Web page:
NEW YORK // A young Nigerian man's attempt to blow up an airplane over Detroit last week luckily failed, but it added fresh fire to a debate in the United States pitching advocates for technology, such as full-body scanners, against those arguing for better human intelligence. Multiple spy and law enforcement agencies this week battled to blame each other for what President Barack Obama called "human and systemic failures" leading up to the foiled attack, including a missed report by the man's father to the US Embassy in Nigeria warning of his radicalisation.
Politicians, meanwhile, renewed their argument over body imaging machines, whose widespread use at airports was prohibited when the House of Representatives voted 310-118 against it back in June. A measure limiting the use of the devices to secondary screening at airports is still pending in the Senate. Opponents of scanning machines say they violate privacy by conducting a "virtual strip search" via computer screens and that terrorists would simply find new methods, such as hiding explosives inside their body or even within rolls of fat.
The European Union along with the United States has failed to approve the routine use of the scanners but the Netherlands announced this week it would start using them for flights to the United States. Officials say Umar Farouk Abdulmutallab, the 23-year-old Nigerian, managed to board Northwest Airlines Flight 253 in Amsterdam with explosives in his underwear. Abdulmutallab, who faces charges including one of trying to destroy an aircraft, passed through a standard archway metal detector used in most airports around the world. If he had passed through a full-body scanner, the hidden chemical explosives would have been spotted, say proponents of the new technology.
"This is a specific example of what can happen," said Dan Lungren, a California Republican representative, who will use the Christmas Day plot to argue for the full introduction of scanning machines when Congress reconvenes later this month. Scanning machines are currently in test use at 19 US airports and Mr Lungren told the Virginian-Pilot newspaper that he recently passed through one at Ronald Reagan Washington National Airport instead of undergoing a pat-down by a security guard.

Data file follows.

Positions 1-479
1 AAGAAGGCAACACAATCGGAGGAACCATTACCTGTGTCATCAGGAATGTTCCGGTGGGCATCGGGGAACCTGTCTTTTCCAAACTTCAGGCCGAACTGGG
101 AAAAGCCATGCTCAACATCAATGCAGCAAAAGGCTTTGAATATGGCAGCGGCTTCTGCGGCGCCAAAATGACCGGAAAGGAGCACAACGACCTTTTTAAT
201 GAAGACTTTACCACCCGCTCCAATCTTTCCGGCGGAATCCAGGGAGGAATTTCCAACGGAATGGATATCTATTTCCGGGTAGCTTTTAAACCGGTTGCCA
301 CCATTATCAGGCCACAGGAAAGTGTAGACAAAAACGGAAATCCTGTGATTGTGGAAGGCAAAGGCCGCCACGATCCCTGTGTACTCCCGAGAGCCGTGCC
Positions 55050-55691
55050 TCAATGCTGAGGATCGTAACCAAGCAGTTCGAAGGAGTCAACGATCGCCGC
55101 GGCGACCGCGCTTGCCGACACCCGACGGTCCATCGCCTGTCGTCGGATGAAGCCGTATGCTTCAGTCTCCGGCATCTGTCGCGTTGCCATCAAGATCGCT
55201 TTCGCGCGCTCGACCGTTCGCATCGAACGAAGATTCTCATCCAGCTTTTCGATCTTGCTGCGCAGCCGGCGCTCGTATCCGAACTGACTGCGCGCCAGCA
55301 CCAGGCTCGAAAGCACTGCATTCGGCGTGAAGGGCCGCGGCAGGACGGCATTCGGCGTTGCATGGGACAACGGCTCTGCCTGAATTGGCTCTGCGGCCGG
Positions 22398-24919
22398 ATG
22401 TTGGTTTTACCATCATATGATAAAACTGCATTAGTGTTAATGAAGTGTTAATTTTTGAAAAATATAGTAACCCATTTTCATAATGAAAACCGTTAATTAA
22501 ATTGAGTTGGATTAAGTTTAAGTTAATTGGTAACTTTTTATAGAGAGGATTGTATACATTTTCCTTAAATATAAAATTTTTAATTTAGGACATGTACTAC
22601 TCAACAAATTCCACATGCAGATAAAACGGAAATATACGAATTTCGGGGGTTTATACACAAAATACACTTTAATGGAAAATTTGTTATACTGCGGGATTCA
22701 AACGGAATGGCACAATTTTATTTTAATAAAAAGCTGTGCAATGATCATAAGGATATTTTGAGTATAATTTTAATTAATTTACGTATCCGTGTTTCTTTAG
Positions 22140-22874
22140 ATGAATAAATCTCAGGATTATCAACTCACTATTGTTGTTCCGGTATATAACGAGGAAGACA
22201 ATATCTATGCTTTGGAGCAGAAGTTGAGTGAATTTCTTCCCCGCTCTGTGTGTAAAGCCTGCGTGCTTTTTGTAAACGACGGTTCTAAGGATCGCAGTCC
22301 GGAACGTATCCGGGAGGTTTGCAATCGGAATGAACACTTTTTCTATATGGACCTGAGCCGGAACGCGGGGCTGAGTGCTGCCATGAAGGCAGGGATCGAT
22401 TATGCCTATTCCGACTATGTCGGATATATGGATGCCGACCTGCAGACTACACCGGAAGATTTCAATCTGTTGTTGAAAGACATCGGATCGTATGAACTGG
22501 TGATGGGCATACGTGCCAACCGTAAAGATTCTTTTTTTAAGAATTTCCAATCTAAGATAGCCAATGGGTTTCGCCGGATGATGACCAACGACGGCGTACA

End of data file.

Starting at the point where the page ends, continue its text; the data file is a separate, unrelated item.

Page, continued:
"They said to me as I'm standing there, 'so you have an artificial hip and it's your right hip.' And they said, 'oh, it looks like you left some change in your pocket'," Mr Lungren said. "I would much prefer this - I would rather not have hands on me frankly." The US Transportation Security Administration (TSA) said its machines used millimetre wave technology that emits 10,000 times less frequency than a cell phone. It said pilot tests proved a body scan took between 15 and 30 seconds while a full pat-down took two to four minutes.
In an effort to assuage privacy concerns, the TSA said software advances would make it impossible for security guards to store or disseminate images, which would be viewed in a walled-off location not visible to the public. The security officer assisting the passenger would not view the image while the officer looking at the image would not see the passenger. But such safeguards would not completely remove the concerns of many passengers such as, for example, Muslim women who wear the veil but whose bodies would be revealed by the scanning machines.
Around 35 rights organisations launched a national campaign earlier this year to stop the TSA from using scanning machines as a primary screening tool. Bruce Schneier, a security expert who said last week's bomb plot had not changed his mind about the technology. "If there are a hundred tactics and I protect against two of them, I'm not making you safer," he told the New York Times. "If we use full-body scanning, they're going to do something else."